Get Funagain Points by submitting media! Full details, including content license, are available here.
You must be logged in to your account to submit media. Please click here to log in or create a free account.
Notify me if/when this item becomes available:
(you will be asked to log in first)
Please Login to use shopping lists.
Pirate captains meet in Jamaica to gamble their loot. Players begin the game with four ships that can each carry one kind of loot. After loading up with loot, players engage in a trick-taking card game in which loot is won or lost, and in which overburdened ships may be sunk.
Average Rating: 2 in 1 review
Port Royal, in spite of its big box and extra bits, is really just a trick taking card game like Rage or Trumpet. Instead of taking tricks to score points, you take tricks to earn cargo cards to put on your ship. But these cargo cards are then used to score points later, so it's just one more level of indirection.
The player who leads chooses one cargo card that you are playing for, from a line of face-up cargo cards. He then leads the trick. The freeform part is that you never have to follow the suit led. In fact, the only restriction on card playing is that you can only trump if you don't have a card of the suit led. Otherwise, you can play any card on any trick.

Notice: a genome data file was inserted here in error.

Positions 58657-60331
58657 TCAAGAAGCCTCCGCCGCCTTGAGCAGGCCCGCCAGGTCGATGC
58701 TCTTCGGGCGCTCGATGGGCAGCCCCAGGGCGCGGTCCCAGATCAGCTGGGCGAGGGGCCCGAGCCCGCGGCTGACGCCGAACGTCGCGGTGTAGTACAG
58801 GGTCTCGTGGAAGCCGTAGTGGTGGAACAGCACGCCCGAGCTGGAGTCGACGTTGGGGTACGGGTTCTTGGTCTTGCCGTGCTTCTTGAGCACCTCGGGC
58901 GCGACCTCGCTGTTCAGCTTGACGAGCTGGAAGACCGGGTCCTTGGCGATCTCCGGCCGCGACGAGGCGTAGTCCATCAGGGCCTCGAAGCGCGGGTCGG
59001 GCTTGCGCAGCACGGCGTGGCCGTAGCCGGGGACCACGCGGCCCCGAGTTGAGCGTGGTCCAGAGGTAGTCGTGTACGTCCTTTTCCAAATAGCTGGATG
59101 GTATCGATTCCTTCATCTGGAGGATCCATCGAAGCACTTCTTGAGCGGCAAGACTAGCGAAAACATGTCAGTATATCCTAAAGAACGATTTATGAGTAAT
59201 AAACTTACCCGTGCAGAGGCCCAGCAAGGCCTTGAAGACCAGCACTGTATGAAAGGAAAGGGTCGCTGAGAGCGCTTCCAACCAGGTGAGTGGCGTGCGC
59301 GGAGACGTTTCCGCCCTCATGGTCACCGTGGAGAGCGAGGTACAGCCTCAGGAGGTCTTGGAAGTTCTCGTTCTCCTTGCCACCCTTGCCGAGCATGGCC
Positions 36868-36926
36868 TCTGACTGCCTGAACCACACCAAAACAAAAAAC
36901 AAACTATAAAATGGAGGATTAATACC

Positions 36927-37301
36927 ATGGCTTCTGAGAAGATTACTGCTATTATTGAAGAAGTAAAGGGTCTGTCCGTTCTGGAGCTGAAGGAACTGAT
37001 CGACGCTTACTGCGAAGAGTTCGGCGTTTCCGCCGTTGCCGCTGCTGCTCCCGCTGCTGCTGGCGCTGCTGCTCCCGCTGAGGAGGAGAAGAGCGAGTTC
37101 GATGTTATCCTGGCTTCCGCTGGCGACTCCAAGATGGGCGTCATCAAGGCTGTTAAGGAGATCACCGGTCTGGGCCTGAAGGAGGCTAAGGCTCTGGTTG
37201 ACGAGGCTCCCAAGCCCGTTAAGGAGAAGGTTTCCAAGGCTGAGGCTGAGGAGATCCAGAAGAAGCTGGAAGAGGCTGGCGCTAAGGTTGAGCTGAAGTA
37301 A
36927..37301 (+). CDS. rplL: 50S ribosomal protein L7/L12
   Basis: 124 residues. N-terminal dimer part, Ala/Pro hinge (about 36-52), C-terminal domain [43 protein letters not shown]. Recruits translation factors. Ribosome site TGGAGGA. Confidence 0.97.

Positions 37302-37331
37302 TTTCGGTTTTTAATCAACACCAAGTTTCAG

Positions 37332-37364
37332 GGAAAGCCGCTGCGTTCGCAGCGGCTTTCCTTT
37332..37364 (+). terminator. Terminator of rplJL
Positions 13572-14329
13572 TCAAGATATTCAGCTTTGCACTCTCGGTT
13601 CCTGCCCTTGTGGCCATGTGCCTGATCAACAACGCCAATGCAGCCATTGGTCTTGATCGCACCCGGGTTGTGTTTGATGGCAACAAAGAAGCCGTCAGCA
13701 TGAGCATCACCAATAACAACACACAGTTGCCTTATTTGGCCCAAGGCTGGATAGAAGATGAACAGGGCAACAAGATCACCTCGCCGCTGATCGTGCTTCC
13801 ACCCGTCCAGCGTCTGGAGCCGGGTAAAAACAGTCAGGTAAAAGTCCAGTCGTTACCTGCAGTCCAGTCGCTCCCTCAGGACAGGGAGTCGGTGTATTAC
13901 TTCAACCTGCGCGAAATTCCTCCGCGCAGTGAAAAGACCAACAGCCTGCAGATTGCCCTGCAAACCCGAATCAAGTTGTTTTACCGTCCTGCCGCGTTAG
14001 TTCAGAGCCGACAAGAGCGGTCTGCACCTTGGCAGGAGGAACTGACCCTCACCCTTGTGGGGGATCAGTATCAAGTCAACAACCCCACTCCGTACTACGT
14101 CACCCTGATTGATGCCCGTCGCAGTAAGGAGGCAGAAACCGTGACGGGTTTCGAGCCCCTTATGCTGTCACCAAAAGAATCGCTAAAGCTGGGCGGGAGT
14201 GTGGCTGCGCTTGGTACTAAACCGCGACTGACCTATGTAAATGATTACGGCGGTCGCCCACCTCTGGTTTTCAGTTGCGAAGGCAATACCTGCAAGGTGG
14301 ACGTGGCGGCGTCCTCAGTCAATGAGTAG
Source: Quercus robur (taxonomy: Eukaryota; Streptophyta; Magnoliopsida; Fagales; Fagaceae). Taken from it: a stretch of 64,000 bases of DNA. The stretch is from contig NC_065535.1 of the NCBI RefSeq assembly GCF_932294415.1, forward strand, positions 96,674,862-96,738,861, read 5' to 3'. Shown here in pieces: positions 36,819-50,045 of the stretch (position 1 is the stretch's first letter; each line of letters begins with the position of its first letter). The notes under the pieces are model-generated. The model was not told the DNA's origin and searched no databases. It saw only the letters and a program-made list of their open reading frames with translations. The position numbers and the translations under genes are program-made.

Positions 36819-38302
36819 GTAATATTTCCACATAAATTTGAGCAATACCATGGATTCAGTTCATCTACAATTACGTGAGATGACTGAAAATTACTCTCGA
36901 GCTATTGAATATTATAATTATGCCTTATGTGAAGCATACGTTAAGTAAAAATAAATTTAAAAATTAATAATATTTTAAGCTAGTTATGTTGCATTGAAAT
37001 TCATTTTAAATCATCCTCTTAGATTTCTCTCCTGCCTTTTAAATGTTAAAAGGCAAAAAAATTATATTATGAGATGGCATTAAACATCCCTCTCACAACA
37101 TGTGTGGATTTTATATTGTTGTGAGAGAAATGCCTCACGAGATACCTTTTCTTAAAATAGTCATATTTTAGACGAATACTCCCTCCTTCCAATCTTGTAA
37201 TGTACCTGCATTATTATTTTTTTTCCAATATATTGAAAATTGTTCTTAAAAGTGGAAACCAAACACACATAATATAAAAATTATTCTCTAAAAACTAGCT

The player who wins the trick places the chosen cargo card into the hold for the type of cargo shown on the card. This is generally good, except that each hold has a maximum capacity, and if this is exceeded, you will score zero for that type of cargo at the end of the game. There are also some special cargo cards that can be any type of good, or subtract from the quantity of goods, or enlarge the size of one hold.
Trump is chosen by high bid, and you can use one cargo card, earned this round, to offset the amount of your bid. There are also two cards that negate trump, but only during the trick in which they are played.
I wasn't too excited by the game, as I'm not wildly thrilled by trick-taking card games, and there are several better trick-taking card games already out there. (Such as the aforementioned Rage.) Even those people in the group who were big fans of trick-taking card games were frustrated by the game, since such strategies as drawimg trump were negated by the rule that you don't have to follow the suit led. It has some nice concepts, especially the cargo that you want at first, then don't want as your holds get full. But there's not enough to raise it above the level of a mildly interesting card game.